If this behavior is not normal for your puppy and they just start biting out of the blue there may be a medical issue causing them pain that needs to be addressed.

This behavior is normally more common in older dogs however, puppies may also react the same way in certain circumstances.

As touched upon, biting due to pain in puppies is typically only because they are teething.

However, If your puppy is not of teething age and randomly begins biting a lot when you approach them, you may want to take them to the veterinarian.

Get them a medical check-up to rule out any underlying causes for pain and their short temper.

#5 They Are Biting Out of Habit

Puppies nibble and bite for many reasons.

However, if they are not trained out of it from an early age they may develop a habit of biting for biting’s sake.

It is important to begin consistent training as soon as possible to reduce the chance of them developing a nasty habit that is hard to kick.

This is incredibly important to ensure that your puppy does not cause injury to itself or anyone else later on in life.

#6 They Are Being Mistreated

Sometimes when a puppy bites it may be somewhat justified. Biting is a typical response if someone is mistreating the dog.

Often this occurs when they are around younger children who do not know how to act around dogs.

Being that Yorkies are very small they are easily hurt. Having a small child (which is large by Yorkie standards) getting in their face or handling them too roughly can be extremely distressful for a Yorkie.

Preventing your Yorkie from feeling as though it is being threatened is the best way to prevent this kind of biting.

Be sure to teach younger children how to handle puppies, especially smaller ones like Yorkies.

Additionally, once again, bite inhibition training will help in this situation.

A dog that has been taught proper bite inhibition will often just mouth the offender gently as a warning without causing pain or injury.

This is very effective in getting a child to stop what they are doing without causing them any harm.

This can save a puppy from being reprimanded by law for biting a child that was bothering it. Especially as some states require all dog bites that break the skin to be reported.

#7 Out of Fear or Anxiety

When a puppy is biting often in new places or when they are around new people or dogs, it is probably because the puppy has not been well socialized.

If you notice any of the following behaviors along with biting, it is most probably down to fear or anxiety:

  • Tail kept low or between the hind legs
  • Whining
  • Growling
  • Pacing
  • Excessive panting

To stop biting as a response to fear and anxiety, you will have to work hard on desensitizing them to the situations that are making them fearful.

The best way to do this is with plenty of brief but pleasant interactions with the object of fear.

Do not throw your dog straight into the deep end though as this may have adverse effects.

Ease them in slowly step by step and reassure them with treats whenever they move towards more acceptable behaviors.

How to Desensitize a Fearful or Anxious Yorkie Puppy/Adult

Desensitization to things that your dog finds fearful is key in stopping them from biting in such situations.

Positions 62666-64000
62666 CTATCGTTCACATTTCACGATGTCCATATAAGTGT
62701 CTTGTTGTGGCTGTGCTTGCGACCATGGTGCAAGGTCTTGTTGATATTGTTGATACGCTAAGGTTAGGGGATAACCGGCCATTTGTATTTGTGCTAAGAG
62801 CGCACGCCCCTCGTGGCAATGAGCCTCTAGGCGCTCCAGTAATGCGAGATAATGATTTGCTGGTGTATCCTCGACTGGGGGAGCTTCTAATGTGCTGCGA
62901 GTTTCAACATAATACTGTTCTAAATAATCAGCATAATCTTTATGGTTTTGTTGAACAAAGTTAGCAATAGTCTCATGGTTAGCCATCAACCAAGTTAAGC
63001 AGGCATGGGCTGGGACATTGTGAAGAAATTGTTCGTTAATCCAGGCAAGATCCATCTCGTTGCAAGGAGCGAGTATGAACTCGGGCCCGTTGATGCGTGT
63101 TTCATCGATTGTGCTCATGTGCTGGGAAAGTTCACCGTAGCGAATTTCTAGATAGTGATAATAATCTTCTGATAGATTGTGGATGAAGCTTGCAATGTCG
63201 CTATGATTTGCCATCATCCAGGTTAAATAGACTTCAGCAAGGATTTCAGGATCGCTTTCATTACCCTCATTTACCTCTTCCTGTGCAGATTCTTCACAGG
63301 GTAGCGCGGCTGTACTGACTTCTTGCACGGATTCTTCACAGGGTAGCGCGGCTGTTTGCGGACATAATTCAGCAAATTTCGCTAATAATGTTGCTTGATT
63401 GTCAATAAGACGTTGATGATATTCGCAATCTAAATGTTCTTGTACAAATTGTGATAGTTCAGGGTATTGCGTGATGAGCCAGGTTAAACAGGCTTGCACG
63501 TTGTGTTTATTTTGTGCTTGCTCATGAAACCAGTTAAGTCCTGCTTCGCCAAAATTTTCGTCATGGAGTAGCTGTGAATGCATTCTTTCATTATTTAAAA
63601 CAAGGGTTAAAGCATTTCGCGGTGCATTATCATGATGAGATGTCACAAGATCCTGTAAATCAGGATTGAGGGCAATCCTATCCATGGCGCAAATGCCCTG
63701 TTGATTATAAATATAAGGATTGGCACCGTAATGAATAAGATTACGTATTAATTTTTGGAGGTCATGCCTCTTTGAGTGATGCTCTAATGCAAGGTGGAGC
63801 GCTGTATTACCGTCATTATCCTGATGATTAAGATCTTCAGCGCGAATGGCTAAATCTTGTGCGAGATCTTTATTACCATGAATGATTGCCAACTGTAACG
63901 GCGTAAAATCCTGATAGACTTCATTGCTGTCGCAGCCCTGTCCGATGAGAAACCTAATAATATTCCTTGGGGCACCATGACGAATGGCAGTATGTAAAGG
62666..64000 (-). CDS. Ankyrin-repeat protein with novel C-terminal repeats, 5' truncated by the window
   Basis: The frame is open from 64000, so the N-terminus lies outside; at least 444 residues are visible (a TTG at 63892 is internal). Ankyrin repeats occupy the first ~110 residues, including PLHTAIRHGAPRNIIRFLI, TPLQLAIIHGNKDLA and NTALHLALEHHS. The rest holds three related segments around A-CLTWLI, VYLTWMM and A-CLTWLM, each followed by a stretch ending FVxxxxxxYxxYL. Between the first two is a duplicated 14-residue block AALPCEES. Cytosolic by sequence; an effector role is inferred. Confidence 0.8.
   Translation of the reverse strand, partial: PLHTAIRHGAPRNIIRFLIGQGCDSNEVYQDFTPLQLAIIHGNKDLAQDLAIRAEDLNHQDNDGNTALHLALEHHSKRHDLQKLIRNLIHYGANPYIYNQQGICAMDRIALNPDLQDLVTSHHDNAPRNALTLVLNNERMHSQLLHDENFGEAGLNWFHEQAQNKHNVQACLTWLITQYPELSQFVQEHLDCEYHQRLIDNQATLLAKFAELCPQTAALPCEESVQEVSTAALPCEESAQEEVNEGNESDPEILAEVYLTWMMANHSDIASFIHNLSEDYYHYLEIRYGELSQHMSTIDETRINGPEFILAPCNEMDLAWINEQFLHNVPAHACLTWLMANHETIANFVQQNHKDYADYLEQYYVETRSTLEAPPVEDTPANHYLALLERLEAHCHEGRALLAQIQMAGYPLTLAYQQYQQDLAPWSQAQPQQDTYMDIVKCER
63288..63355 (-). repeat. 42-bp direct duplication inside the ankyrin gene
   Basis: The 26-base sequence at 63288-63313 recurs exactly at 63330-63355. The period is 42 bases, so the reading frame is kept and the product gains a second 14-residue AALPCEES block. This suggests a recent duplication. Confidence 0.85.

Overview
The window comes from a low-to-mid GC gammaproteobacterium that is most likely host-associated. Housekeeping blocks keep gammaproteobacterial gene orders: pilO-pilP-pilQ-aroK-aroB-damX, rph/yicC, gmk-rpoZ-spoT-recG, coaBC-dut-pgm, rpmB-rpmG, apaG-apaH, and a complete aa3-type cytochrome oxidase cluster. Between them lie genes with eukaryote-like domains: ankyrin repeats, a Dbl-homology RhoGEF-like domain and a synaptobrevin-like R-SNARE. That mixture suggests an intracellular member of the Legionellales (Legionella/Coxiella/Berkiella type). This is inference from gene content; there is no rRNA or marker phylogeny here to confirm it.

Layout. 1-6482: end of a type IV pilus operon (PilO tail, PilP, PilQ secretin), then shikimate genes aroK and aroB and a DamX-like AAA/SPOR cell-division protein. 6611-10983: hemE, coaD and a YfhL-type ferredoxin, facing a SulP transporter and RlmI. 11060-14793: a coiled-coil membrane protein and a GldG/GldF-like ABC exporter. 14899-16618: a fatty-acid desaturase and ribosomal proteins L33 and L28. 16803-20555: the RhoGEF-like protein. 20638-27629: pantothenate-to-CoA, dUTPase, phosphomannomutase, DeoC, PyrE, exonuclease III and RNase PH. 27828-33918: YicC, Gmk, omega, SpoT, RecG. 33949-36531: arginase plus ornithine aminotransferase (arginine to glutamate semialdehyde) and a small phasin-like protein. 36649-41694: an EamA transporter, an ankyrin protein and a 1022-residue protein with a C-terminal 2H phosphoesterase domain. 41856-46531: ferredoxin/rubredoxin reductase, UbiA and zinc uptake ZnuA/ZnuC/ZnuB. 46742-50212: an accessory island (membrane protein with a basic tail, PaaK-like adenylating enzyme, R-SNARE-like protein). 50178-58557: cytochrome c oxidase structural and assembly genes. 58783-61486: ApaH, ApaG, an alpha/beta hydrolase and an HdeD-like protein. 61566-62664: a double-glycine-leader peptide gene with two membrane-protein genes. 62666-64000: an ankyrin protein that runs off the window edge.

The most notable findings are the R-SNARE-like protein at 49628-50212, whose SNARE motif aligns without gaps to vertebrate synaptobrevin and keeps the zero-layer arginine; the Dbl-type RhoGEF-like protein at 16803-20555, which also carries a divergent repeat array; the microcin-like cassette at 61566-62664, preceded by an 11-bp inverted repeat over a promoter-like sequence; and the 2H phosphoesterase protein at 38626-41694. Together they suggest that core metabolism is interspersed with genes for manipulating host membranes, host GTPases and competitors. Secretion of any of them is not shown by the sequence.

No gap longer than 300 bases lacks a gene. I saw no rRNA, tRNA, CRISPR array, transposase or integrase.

To achieve this, it is best if the object of their fear (whether it be another dog, a person, or a place) is stationary.

If it is other people or dogs causing the issue, you may have to get a friend or a friend with a well-socialized dog to help out.


  • Bring your dog to a reasonable distance where its focus is still half on you; the owner and half on the subject causing them to be fearful.
  • The idea here is that your dog shouldn’t be so stressed out by the situation that it is completely out of control. However, you do need to be pushing your Yorkie out of its comfort zone to make any progress.
  • When your dog’s focus is still half with you and a half on their feared subject, try to bring its focus fully back to you.
  • Your body language needs to be confident and use your voice to calm your Yorkie and bring its attention back.
  • When in the same position, your Yorkie’s focus is 100% back to you, reward it with a treat.
  • Once comfortable in this position you -can begin to bring them closer to the object of fear and repeat.

This may take multiple sessions and lots of baby steps but you should get their eventually.

In Conclusion…

Training a Yorkie puppy not to bite can be very trying, and it requires much patience and determination.

Discerning the reason for your puppy’s biting is extremely useful in finding the best solution. Try to identify the circumstances leading up to this behavior and pinpoint the reason for their biting.

  • What were you doing leading up to the biting? Did this provoke them?
  • Were they around new people or in a new environment? If so could this be territorial behavior?
  • What was your response? Could it be reinforcing their behavior or provoking further aggression?

It should be noted that even if the biting is for non-aggressive reasons, excessive biting is still an issue and should also be addressed when training your puppy.

Start training while your puppy is still young, and remember consistency is key.

With the right mindset, training, and a bit of luck, this phase in your puppy’s life should only be temporary.

Mark Ingram

Thanks for taking the time to read this article. I hope that it was informative and useful in some way. I love all of my pets and their care is paramount to me. I hope that my writing will help others in caring for their pets also.